them about wash outs from floods, and heat warped rail and fog so thick
    you cant see a foot in front of you. SO WHAT IF YOU GOT PTC!! PTC does
    not tell you if a car in stopped on the tracks or a tree is across it
    or a person is walking in the tracks or there is 5 inches of water over
    the rail! Tell them how crew members have been attacked and some have
    even been killed by gang thugs and trespassers. A single man has no
    chance in hell in these situations. It is better to have someone else
    with you to keep watch when working in bad areas and ghetto rail yards.
    The list goes on and on. Tell them how the company took away the right
    of the crew members to take a power nap. One crew member is supposed to
    call stopped every 15 minutes while they are waiting on line of road. As
    long as someone is awake and doing this and paying attention there is no
    reason on god green earth while a tired crew member cant take a 20
    minute power nap. Tell them how crews are run into the ground and some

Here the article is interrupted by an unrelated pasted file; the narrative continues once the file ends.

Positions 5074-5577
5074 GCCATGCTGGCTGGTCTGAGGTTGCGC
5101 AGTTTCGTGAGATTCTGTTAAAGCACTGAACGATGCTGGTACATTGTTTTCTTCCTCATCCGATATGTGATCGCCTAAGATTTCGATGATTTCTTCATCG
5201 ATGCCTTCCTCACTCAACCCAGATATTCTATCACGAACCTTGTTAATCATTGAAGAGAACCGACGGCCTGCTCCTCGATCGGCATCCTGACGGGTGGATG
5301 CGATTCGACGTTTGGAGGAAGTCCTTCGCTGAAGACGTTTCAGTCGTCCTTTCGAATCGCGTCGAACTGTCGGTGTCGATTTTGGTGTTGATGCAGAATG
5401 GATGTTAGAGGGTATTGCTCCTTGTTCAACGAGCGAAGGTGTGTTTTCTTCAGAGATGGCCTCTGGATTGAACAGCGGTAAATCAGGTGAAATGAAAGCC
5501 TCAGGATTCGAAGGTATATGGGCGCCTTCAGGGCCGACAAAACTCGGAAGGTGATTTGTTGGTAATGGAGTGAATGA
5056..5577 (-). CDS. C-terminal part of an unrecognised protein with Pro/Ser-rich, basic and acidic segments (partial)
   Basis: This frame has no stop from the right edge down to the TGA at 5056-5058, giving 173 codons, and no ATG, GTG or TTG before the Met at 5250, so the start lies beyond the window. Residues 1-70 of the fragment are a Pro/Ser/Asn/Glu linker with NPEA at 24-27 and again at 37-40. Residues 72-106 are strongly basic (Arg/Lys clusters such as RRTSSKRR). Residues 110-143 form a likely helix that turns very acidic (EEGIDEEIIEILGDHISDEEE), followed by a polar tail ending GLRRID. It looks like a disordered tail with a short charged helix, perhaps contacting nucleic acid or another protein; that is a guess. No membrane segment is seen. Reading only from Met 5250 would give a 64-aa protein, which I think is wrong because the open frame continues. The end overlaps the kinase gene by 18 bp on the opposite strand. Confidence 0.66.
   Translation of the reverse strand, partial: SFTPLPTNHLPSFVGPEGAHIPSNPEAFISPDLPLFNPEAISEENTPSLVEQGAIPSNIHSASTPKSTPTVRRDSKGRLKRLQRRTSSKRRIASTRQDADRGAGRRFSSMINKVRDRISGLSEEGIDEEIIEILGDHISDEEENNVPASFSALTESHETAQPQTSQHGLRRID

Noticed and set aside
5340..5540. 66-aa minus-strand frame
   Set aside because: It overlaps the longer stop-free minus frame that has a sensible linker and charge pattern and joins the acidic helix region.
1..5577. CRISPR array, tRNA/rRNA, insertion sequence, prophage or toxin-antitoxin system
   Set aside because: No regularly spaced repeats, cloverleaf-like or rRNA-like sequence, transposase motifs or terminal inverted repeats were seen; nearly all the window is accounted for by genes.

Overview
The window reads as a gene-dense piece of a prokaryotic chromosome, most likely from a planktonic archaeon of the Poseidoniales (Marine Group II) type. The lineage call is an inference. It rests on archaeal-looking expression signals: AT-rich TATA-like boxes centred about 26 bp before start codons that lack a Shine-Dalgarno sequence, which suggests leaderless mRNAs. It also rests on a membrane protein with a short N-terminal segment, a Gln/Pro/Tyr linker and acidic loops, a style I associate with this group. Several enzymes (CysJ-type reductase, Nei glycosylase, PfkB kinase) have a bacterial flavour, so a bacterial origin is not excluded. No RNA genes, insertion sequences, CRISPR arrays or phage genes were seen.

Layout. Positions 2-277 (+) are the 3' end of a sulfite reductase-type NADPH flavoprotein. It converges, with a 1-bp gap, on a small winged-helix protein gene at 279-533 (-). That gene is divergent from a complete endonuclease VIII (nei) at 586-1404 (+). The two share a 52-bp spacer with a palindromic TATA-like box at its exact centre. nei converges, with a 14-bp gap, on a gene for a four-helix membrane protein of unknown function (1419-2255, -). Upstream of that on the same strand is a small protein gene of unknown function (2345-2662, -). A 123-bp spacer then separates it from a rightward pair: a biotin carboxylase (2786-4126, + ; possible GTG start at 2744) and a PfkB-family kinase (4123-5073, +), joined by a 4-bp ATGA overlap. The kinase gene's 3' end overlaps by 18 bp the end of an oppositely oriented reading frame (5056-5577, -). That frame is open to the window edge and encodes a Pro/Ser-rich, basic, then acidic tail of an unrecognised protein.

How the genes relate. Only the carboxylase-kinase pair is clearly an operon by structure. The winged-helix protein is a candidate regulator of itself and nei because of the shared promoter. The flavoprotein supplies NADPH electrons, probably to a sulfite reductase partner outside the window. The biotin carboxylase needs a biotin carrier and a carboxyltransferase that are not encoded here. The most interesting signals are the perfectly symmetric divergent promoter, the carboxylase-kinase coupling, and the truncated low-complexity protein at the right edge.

are called out every 10 hours around the clock. They work all hours of
    the day and night and most have no weekends off. The company wont even
    let them have a power nap. What is going to happen when there is only 1
    man on the train by himself and he is just plain worn out or is sick and
    afraid to take a day off because of the companies new attendance policy
    which is just absolutely insane. People come to work sick all the time.
    Vomiting, diarrhea, fevers and the flu doesn’t stop them because they
    are in fear of losing their jobs. How is a sick man who is all by
    himself going to be able to make a full run safely and without risking
    his life or the publics when he doesn’t have his other crew member to
    help keep him alert. The engineer has many roles and duties as well as
    the conductor. There are times when something happens that it is a must
    for an engineer to be on board and ready to take instructions while the
    conductor handles the rest of the responsibilities. There are so many
    things that go into railroading and running trains that the public
    doesn’t know a thing about.
    has ever been brought forward in the history of the railroad industry.
    And for what? To save a damn dollar. To line someone’s pockets. To make